When opposition parties voted out the current government on Monday, several pieces of legislation died on the table, while close to a dozen other bills were rushed through by the parties including a bill that creates a "do not call" list to regulate telemarketers, amendments to a federal whistleblower protection bill, and $565 million in payments to help Canadians cope with rising energy costs.
It remains to be seen whether the legislation that died will be resurrected by the next government.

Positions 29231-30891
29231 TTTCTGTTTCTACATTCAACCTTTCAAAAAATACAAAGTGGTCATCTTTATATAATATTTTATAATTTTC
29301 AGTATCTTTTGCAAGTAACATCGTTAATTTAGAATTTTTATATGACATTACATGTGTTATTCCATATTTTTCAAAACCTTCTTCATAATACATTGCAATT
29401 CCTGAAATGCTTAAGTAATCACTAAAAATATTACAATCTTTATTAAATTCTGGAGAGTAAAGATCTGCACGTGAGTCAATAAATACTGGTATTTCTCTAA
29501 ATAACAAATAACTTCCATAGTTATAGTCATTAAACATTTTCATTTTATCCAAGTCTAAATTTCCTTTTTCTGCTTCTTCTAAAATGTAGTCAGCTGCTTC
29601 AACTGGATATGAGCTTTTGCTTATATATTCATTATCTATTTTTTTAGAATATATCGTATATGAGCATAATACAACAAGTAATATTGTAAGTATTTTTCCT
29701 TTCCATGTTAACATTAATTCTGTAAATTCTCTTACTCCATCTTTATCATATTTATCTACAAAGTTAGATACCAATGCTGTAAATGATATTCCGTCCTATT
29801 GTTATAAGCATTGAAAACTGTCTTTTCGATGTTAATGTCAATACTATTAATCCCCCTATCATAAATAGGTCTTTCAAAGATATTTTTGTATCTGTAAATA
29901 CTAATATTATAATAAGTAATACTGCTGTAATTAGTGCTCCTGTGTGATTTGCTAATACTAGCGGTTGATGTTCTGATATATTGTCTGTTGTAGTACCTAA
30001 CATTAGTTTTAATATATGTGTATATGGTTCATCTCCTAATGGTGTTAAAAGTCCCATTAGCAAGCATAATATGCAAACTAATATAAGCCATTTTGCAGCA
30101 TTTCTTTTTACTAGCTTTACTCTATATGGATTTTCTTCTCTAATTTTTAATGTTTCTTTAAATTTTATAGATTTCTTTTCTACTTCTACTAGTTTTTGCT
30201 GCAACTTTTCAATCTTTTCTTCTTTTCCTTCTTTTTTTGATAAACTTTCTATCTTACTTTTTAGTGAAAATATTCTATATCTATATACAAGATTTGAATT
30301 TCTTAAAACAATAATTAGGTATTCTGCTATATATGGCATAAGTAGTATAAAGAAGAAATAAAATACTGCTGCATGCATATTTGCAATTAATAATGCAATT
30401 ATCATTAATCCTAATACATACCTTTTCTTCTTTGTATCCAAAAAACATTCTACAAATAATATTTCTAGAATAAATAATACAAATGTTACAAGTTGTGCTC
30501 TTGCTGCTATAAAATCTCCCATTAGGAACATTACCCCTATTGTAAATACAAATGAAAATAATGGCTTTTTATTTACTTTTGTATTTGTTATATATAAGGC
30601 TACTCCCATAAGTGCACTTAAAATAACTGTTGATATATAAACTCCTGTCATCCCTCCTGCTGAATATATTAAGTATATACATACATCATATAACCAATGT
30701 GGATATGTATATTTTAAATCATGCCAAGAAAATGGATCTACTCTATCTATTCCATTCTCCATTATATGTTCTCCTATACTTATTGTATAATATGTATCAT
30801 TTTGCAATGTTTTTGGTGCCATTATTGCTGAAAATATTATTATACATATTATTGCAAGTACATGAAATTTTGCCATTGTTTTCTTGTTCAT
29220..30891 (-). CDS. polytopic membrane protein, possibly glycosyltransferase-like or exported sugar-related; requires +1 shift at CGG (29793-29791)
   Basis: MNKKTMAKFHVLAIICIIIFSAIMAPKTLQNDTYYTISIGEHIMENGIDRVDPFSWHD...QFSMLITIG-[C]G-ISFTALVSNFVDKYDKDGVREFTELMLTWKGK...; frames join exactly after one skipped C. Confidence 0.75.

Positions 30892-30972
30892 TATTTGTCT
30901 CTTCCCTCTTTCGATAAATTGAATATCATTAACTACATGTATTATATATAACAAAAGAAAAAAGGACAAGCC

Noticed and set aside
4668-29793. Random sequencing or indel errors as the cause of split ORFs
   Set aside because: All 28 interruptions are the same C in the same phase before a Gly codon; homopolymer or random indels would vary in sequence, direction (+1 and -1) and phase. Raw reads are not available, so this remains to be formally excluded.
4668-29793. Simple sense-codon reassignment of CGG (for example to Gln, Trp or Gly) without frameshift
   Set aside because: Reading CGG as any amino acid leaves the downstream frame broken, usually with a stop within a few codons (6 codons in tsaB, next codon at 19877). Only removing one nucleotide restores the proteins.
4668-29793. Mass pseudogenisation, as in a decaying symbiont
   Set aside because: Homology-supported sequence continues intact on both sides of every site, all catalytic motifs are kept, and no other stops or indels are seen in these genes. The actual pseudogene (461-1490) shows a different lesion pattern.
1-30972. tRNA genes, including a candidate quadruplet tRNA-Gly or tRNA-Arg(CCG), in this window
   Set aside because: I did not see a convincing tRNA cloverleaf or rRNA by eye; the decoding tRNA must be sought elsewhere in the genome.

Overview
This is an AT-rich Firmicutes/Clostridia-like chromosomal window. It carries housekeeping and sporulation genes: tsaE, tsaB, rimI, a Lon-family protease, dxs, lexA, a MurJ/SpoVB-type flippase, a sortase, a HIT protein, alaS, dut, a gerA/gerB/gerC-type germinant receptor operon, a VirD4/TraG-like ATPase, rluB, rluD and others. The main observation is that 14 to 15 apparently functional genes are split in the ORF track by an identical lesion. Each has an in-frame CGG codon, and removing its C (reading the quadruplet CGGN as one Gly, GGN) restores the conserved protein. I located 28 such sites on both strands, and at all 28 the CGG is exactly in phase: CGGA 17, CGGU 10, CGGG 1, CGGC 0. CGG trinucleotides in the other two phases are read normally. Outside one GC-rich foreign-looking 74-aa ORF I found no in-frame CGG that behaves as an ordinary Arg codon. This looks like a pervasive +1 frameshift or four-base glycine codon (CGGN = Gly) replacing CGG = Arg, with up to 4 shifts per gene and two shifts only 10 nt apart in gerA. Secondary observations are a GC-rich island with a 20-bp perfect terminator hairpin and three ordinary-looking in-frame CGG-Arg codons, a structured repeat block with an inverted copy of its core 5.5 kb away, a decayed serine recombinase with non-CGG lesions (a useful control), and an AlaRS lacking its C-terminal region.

The most famous of the dead bills is C-17, a controversial bill that would decriminalize minor marijuana offences while creating heavier penalties for growers and dealers.
The long list of other bills that died includes Bill C-82, which would have toughened penalties for gun crimes, and Bill C-83, which would have banned bulk pharmaceutical exports.
Other House measures also died, including $100 million in compensation for farmers hurt by the mad cow crisis and U.S. bans on Canadian cattle, and $220 million for Old Age Security payments and guaranteed income supplements.
The election also killed about 200 Private Members Bills.